Germany’s ambitious targets for reducing carbon dioxide emissions — coupled with its policy of phasing out nuclear power generation — pose a very serious challenge for the competitiveness of German industries, Daniel Goffart, a senior editor for politics and the economy at Handelsblatt, told the Oct. 10 symposium.
As a country lacking in sufficient natural resources just like Japan, Germany relies on its technology on the one hand and energy imports on the other to sustain its economy, said the journalist from the Dusseldorf-based business daily. Therefore, the nation should have an energy policy that ensures competitiveness for its firms, as well as safety and a stable supply for its consumers and industries, he said.
Energy demand is rising worldwide while resources are becoming increasingly scarce, causing prices to shoot up. Meanwhile, Germany’s dependence on energy imports is on the rise, he noted.
Goffart said strong growth in emerging powers like China and India, which pushes up energy demand and subsequently prices, is something that exporters like Germany must accommodate because they rely on the markets of those economies, he said. The question is how the industrialized powers will cope with the rising energy costs, he added.
Germany is particularly vulnerable to high electricity prices, Goffart said. Compared with other European nations that rely more on finance and other service sectors, Germany depends heavily on power-intensive industries like chemicals, steel, cement and aluminum that are directly affected by higher energy costs, he said.
Meanwhile, the European Union’s ambitious goals to reduce carbon dioxide emissions — while having only small effects on worldwide emissions levels — will result in extensive costs for the competitiveness of EU firms, Goffart told the audience.
Germany’s goals even go far beyond those of the EU, including a 30 percent to 40 percent cut in greenhouse gases, he added.
The decision by the German government in 2000 to phase out nuclear power generation remains controversial even today, partly because the phaseout is estimated to increase the country’s carbon dioxide emissions by up to 130 million tons, Goffart said.
Given that the construction of more coal power plants will face difficulties because of concerns over emissions, phasing out nuclear power will likely expand the future gap in domestic power supply capacity and lead to greater dependency on electricity imports, he said.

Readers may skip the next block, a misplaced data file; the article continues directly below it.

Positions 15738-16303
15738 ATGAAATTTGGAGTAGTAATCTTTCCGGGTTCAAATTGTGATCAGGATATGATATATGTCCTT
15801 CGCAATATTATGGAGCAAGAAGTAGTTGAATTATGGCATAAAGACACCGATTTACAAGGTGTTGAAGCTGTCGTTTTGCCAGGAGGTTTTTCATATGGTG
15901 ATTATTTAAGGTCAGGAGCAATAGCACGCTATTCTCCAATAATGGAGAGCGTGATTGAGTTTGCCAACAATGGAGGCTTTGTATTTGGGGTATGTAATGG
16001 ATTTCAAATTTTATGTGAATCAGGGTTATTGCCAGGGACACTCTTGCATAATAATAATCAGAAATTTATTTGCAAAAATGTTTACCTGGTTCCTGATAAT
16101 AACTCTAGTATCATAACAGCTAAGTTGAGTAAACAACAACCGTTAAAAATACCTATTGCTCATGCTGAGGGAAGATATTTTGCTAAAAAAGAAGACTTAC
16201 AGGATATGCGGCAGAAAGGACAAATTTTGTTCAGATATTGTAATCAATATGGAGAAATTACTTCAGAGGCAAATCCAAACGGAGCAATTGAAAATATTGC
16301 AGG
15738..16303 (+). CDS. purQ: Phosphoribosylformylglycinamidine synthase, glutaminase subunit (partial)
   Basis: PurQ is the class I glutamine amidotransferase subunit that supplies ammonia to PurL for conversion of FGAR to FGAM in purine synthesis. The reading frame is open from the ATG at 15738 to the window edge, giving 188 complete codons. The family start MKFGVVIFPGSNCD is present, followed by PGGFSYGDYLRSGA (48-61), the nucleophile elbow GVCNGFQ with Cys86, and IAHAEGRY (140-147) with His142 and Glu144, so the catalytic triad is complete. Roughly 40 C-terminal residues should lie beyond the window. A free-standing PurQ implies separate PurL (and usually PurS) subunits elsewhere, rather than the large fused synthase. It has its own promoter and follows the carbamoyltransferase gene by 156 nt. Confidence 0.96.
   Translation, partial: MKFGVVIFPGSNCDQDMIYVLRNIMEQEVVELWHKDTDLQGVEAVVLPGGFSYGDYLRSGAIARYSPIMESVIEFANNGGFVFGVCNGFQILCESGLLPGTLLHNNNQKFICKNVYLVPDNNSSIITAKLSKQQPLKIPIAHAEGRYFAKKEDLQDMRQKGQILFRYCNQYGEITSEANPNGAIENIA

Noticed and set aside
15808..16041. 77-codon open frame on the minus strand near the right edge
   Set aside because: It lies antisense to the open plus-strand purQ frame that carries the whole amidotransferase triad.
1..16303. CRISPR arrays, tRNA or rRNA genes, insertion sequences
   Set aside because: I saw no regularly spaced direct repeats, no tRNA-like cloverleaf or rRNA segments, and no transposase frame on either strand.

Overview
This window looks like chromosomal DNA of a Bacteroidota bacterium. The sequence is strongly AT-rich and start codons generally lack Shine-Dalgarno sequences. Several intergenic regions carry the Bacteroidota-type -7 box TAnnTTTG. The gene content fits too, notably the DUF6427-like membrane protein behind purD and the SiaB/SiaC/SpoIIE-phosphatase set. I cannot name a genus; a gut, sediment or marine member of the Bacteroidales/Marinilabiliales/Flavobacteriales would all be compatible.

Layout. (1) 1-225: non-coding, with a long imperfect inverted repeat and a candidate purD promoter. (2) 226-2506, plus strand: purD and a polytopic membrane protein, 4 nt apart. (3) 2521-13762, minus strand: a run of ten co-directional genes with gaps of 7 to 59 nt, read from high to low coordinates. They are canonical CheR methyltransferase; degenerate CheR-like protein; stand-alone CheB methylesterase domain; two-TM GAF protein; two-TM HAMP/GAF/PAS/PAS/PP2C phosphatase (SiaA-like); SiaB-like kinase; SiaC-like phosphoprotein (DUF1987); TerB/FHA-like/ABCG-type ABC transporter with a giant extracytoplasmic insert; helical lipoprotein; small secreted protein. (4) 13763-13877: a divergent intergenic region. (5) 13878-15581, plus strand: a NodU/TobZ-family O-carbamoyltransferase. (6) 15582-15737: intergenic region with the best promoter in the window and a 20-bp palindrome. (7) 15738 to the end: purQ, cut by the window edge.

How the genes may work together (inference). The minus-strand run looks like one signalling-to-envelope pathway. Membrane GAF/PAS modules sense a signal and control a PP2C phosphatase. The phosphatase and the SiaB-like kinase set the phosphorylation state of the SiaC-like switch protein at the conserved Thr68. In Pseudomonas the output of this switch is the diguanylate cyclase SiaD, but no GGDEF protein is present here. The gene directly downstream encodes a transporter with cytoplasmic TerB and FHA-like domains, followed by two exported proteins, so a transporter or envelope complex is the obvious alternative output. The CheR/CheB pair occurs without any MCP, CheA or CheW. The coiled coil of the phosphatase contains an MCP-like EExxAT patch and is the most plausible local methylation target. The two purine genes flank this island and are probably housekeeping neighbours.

Goffart pointed out that even among EU members, there are huge gaps in the starting point of each country’s efforts to tackle the challenges of climate change and at the same time maintain their competitiveness.
While France relies on nuclear power — considered “clean” in terms of carbon dioxide emissions — for about 70 percent of its power supply, new EU members like Poland and Hungary will bear higher burdens because of a high share of coal in their power production mix, he said. And phasing out nuclear power will be a further handicap to Germany because it takes away one option in reducing carbon dioxide emissions, he added.
As part of its ambitious climate protection initiatives, Germany has set goals to secure 17 percent of fuel and 14 percent of heat from renewable energies. But Goffart noted that Germany and its industries need to remain competitive enough to invest in renewable energy because it is an area that still requires heavy spending on research and development.
Reconciling its economic and ecological challenges will pose an enormous problem for Germany, especially as the nation expects to be hit hard by the global financial crisis, said Heike Goebel, an editor at Frankfurter Allgemeine Zeitung.
The government of Chancellor Angela Merkel has tried to push the climate agenda as something that would contribute to accelerating EU unity as skepticism emerged in recent years over the region’s integration, said Goebel, who is in charge of economic policy, the editorial pages and commentaries on economic issues at the daily.
The German public also recognizes that climate change is not an issue that can be tackled by any single country, no matter what ambitious goals it may set for cutting its emissions, she said. But the German people are also aware that the region’s climate protection policy could put Germany at a disadvantage in terms of competitiveness, and in that sense, the climate agenda — although it has long been an issue of high public interest in the country — still does not have unanimous public support, Goebel said.